Mike Wagers: How did 9/11 impact policing?

Darrel Stephens: Before 9/11, we spent a lot of work developing relationships and problem-solving, which led to positive connections in most of our communities. 9/11 caused a shift in the way folks focused on resources, particularly in larger urban areas. We were not quite sure what to do, so we did lots of training and developed assets to gain and use intelligence to help keep communities safer from terrorist attacks. The 9/11 terror attacks had enormous impact in the way we thought about policing and pushed us to where when Ferguson occurred, we did not have the same level of connections as before 9/11.

Mike Wagers: How has Ferguson shaped policing?

Joe Schafer: Policing is still the most effective when it is done with people, not to people. We may have forgotten that a little bit in the 2000s, where policing became something done to communities rather than with communities. Ferguson may have been one of the more positive outcomes, reminding us that those local connections and relationships matter.

There is the challenge that as more technology becomes available, we do not lose sight of the human aspect of policing. While technology is wonderful in that it streamlines operations, improves efficiency and provides better training, information and data to officers, it doesn’t replace the human interaction an officer has with a crime victim or a witness. When technology becomes a surrogate for that human interaction, we may lose the gains in trust and legitimacy agencies have built up and return to the sterile relationships we saw between police and communities in the 1960s.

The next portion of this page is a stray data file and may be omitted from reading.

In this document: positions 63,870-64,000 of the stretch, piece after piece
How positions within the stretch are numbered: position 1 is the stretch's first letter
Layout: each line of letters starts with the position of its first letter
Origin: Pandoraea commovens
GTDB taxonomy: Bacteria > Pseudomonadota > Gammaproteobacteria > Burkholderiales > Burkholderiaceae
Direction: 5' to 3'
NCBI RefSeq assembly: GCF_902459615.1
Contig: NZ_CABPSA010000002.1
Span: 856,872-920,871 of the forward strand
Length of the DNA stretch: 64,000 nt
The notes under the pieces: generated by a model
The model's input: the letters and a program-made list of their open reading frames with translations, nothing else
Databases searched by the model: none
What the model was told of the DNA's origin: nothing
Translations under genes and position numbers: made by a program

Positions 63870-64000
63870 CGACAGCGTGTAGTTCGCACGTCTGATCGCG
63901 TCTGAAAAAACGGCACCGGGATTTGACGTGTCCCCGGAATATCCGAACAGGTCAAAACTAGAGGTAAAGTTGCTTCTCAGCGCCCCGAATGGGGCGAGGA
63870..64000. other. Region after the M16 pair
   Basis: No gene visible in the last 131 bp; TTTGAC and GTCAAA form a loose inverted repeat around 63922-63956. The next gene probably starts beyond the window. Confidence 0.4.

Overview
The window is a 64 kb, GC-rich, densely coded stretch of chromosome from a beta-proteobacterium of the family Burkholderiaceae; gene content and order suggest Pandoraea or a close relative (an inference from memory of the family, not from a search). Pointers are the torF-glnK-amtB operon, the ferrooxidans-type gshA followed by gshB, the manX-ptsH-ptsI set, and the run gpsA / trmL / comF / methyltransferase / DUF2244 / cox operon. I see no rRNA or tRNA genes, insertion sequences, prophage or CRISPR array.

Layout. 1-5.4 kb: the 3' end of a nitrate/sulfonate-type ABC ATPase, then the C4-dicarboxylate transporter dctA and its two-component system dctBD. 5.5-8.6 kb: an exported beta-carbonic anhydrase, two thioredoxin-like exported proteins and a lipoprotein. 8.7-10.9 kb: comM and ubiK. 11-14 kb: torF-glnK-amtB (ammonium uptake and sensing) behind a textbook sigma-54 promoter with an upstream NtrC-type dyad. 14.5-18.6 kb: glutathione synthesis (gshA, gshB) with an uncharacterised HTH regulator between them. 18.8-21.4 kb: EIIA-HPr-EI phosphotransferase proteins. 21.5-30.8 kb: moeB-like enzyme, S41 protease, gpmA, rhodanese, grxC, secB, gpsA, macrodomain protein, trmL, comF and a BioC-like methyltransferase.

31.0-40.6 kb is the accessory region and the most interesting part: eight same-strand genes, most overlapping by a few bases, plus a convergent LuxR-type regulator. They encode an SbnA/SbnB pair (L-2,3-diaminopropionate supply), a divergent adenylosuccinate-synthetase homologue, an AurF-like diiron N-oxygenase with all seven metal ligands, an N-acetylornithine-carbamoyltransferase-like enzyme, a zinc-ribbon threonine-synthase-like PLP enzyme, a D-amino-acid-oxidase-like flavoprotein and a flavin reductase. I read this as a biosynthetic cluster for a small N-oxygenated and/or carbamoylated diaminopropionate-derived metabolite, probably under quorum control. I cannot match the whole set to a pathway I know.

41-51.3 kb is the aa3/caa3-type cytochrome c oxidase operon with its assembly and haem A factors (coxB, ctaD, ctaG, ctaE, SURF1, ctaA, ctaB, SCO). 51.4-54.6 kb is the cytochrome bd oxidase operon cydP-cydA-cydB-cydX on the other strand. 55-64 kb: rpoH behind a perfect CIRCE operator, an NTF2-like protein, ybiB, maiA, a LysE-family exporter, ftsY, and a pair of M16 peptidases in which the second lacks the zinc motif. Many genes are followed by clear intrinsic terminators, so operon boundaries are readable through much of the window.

Policing also exists in a very cyclical manner. If you look at 175 years of policing in the United States, it runs on a 50-year cycle. We are in the crisis and reform era just like we were in the 1960s, but a lot of growth and transformation is spurred by that so it is an exciting time. It is a time when strong leadership is needed with clear vision. The policing profession needs to be talking about how technology can be used ethically and what is acceptable to community members. If we don’t have those conversations, we risk technology being legislated out of use.

Mike Wagers: We hear a lot about drones, autonomous cars and robots in policing. What will a police department look like 25 years from now?

Joe Schafer: Things can move very quickly. If we had been having this conversation five years ago, we would have been talking about body cams. People might have known that technology existed, but a single critical event led to a radical transformation. So when you think about the future, one of the key things is not to assume that change is linear. There can be periods of radical and exponential growth, such as the growth in the technology we can access on our phones. We can say that technology will continue to play a critical role, that AI is coming and will shape decision-making. Whether this is good or bad depends on whether police organizations participate early on to guide technology in the right direction, which requires strong leadership from personnel and professional organizations.